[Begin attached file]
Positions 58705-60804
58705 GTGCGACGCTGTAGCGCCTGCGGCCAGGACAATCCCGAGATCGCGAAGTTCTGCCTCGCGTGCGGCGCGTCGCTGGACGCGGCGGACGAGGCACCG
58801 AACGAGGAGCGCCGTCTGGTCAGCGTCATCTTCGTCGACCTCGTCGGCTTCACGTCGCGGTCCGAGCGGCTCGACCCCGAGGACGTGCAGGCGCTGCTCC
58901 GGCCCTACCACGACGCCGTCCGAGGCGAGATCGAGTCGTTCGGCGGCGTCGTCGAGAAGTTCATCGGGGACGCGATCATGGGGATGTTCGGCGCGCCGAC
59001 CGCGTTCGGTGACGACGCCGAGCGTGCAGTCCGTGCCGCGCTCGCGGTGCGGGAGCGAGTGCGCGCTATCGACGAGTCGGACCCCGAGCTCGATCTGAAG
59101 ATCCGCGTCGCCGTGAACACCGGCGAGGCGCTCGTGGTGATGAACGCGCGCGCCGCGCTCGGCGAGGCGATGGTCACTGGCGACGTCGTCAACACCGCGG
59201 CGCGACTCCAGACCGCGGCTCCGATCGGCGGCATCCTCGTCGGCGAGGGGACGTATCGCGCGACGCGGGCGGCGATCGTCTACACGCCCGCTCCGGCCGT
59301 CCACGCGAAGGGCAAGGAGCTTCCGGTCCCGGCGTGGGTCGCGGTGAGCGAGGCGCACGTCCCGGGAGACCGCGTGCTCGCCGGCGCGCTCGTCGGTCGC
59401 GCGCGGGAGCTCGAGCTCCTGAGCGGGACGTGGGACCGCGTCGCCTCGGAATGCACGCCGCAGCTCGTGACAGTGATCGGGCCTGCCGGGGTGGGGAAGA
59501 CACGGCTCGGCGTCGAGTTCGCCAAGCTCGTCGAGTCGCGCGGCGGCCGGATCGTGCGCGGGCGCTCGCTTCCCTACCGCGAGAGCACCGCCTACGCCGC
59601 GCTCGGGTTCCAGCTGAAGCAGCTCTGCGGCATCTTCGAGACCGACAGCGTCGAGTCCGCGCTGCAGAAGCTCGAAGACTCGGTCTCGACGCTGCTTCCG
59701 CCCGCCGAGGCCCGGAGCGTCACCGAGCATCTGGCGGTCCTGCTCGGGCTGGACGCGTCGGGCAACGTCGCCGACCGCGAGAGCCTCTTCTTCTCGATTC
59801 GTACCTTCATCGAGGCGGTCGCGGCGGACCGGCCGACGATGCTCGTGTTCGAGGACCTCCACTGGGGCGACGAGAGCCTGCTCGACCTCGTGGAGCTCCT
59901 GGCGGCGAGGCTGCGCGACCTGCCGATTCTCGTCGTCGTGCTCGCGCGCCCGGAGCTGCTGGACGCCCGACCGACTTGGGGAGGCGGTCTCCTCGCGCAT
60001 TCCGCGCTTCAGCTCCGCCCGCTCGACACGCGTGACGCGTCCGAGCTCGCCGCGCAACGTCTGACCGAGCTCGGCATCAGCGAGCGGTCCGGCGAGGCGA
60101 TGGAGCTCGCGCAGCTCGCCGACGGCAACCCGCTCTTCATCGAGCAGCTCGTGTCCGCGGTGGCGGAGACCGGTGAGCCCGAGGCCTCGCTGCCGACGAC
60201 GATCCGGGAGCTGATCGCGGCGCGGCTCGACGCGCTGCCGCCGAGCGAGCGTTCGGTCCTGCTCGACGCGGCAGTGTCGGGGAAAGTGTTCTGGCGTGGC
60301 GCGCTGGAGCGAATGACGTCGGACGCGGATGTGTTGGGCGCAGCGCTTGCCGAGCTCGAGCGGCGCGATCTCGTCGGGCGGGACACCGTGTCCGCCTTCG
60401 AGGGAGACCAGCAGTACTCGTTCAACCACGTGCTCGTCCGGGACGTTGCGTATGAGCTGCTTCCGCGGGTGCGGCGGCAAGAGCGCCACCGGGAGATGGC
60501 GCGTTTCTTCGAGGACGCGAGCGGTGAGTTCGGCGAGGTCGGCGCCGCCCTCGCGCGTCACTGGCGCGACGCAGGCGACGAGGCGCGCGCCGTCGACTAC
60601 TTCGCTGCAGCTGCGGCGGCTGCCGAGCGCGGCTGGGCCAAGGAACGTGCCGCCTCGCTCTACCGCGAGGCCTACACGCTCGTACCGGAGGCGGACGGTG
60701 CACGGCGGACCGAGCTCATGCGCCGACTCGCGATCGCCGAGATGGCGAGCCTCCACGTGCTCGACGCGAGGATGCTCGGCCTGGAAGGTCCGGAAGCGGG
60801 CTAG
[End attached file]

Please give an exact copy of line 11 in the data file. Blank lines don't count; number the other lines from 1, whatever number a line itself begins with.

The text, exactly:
59601 GCTCGGGTTCCAGCTGAAGCAGCTCTGCGGCATCTTCGAGACCGACAGCGTCGAGTCCGCGCTGCAGAAGCTCGAAGACTCGGTCTCGACGCTGCTTCCG